Andrew Bolter remained in New York City until the spring of 1856 and then moved to Chicago, where he worked intermittently as a locksmith. After arriving, Bolter quickly showed interest in the iron industry, attaining a job at the Chicago Iron Works under the employ of Frederick Letz, an immigrant from Alsace-Lorraine. Letz’s Works, which was located on Fifth Avenue between Randolph and Lake Streets in 1856, manufactured “all kinds of iron work for buildings, including railings, shutters, iron-fronts, etc,” things that Bolter would later produce on his own. This is the earliest mention of Bolter’s employment in the iron industry, and presumably where he learned the trade. This process was quick, for after six months working with Mr. Letz, Bolter had opened up his own small shop on Market Street. Business was reportedly slow; Bolter supplemented his iron work with locksmithing for the time being. Given the size and state of Chicago’s iron industry during this era, Bolter’s initial trouble finding steady work is unsurprising. Nationwide demand for iron used outside the railroad industry declined during the mid-1850s, just as Bolter was organizing his business, and Chicago’s iron industry was itself still in its formative stages. In 1850 only nine iron works were reported to exist in the entire state of Illinois. But both Chicago and its manufacturing sector were on the verge on enormous growth as Bolter began establishing himself, and the iron industry was no exception. By 1860 the industry was growing steadily, and the city’s iron manufactures, rail and otherwise, produced a total of $881,000 ($23.8 million in 2010 U.S. dollars) in finished products. By 1870 the iron industry in Chicago had grown immensely: an aggregate of only the thirty-eight largest iron manufactures in Chicago that year showed a combined manufacturing output of $4,869,227, produced by 2,540 workers who were paid $1,537,495 in wages, placing it about even with Baltimore’s iron industry. With this growth came enormous diversity for Chicago’s iron industry; local ironworks produced railroad iron, iron casting, piping, railing, stove foundries, locomotives and railcars, steam engines and boilers, not to mention a variety of assorted goods manufactured by smaller firms. Bolter’s firm reflected a similar kind of diversity by manufacturing a variety of iron products including railings, safes, vaults, doors, and bedsteads.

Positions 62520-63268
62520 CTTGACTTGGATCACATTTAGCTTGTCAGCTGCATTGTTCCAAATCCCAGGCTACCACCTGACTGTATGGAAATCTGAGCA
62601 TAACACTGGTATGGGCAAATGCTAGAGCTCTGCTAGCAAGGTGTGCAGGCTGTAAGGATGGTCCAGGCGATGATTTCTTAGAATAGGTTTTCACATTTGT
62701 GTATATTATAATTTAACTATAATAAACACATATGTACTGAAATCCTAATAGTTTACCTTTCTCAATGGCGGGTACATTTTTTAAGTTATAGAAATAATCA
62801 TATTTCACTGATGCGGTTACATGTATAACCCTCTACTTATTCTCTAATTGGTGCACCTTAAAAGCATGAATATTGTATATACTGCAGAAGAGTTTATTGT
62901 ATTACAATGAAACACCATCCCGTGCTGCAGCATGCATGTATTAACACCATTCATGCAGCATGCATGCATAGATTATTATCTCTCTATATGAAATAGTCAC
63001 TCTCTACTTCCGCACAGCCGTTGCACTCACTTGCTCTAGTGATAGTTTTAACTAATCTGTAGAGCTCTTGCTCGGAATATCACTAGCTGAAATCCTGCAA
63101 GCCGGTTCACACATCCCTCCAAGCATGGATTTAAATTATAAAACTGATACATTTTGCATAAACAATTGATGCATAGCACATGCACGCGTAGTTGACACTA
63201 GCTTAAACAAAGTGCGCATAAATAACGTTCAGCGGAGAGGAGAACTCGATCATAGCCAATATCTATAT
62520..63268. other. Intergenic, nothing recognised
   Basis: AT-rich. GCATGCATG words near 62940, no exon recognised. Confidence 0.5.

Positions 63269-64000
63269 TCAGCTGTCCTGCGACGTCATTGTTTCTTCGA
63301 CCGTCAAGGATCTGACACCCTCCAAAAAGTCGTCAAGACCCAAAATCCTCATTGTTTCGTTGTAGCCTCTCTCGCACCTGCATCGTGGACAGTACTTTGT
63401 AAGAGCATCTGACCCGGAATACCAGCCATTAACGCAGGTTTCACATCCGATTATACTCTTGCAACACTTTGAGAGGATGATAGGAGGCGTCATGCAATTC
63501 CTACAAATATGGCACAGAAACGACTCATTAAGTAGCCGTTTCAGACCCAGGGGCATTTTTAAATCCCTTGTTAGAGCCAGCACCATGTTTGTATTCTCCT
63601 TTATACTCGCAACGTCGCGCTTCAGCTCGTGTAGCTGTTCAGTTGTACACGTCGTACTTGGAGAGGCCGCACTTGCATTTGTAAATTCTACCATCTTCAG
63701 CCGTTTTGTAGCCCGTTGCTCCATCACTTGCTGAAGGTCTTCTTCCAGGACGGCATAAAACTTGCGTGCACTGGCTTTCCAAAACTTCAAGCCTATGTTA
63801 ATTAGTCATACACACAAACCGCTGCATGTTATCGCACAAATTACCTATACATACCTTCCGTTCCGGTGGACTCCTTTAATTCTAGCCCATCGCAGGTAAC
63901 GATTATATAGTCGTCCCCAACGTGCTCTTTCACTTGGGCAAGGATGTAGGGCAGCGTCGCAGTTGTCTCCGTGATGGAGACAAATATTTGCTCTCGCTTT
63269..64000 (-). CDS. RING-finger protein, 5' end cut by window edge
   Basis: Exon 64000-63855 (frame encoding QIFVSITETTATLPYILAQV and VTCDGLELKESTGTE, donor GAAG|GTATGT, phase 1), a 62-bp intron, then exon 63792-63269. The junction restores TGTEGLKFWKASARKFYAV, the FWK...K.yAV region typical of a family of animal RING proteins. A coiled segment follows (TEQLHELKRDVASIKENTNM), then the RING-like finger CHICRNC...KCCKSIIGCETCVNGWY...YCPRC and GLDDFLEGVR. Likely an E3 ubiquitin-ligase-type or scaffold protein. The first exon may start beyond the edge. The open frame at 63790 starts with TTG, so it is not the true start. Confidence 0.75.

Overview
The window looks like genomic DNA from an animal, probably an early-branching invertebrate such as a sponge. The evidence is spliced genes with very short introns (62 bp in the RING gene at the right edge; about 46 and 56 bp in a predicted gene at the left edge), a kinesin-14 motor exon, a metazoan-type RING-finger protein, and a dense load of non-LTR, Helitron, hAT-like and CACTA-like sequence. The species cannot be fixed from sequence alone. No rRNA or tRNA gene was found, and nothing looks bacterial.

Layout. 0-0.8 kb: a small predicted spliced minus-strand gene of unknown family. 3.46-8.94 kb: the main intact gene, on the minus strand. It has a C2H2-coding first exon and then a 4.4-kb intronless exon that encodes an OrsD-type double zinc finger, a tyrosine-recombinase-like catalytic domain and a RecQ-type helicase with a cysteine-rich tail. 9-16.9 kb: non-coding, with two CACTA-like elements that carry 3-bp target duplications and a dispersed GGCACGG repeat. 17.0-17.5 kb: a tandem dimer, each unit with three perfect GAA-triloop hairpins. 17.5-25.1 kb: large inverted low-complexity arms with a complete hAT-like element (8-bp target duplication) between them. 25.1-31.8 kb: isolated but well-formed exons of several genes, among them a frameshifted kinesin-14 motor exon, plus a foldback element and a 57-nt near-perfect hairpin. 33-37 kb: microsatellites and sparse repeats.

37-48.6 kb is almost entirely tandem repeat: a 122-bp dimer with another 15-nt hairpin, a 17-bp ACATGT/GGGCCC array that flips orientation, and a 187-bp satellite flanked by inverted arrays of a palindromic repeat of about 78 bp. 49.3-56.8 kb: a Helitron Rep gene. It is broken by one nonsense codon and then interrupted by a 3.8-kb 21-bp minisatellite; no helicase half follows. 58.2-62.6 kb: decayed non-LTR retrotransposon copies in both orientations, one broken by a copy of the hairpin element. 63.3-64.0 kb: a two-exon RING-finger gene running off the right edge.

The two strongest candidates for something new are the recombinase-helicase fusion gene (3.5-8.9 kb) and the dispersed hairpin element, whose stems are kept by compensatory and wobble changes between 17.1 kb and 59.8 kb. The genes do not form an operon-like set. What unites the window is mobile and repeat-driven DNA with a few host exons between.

Bolter’s work in the iron industry mirrored the industry’s rapid rate of growth as a whole. Bolter’s firm changed names periodically during his lifetime and sources conflict over the timing of these name changes. It appears, however, that the firm was originally called A. Bolter Co. From the very start of his business career, Bolter specialized in the production of “artistic wrought iron projects,” though he later branched out into other types of iron work. After landing his first major contract, the McIlroy Block on the corner of Dearborn and Randolph Streets, business began to improve. In 1858 Bolter expanded his firm, moving its location to 55 Washington Street and forming a partnership with William H. Chenoweth, who had worked as a foreman in Letz’s Chicago Iron Works at the same time as Bolter. This partnership was formed sometime between 1858 and 1860. Chenoweth, of Welsh descent, was born and trained as a blacksmith in Baltimore and was described as a “large manufacturer of artistic architectural iron.” Sources provide little specific information about Bolter’s business dealings during the partnership but given Bolter’s success and expansion in the following years, it presumably was profitable. The company’s name changed during this period, appearing in the Illinois State Business Directory in 1860 under the name Bolter and Chenoweth, where they advertised themselves as manufacturers of “iron railings, doors, bank vaults, etc” in Cook County. In August of 1862 Chenoweth entered the military and his partnership with Bolter ended.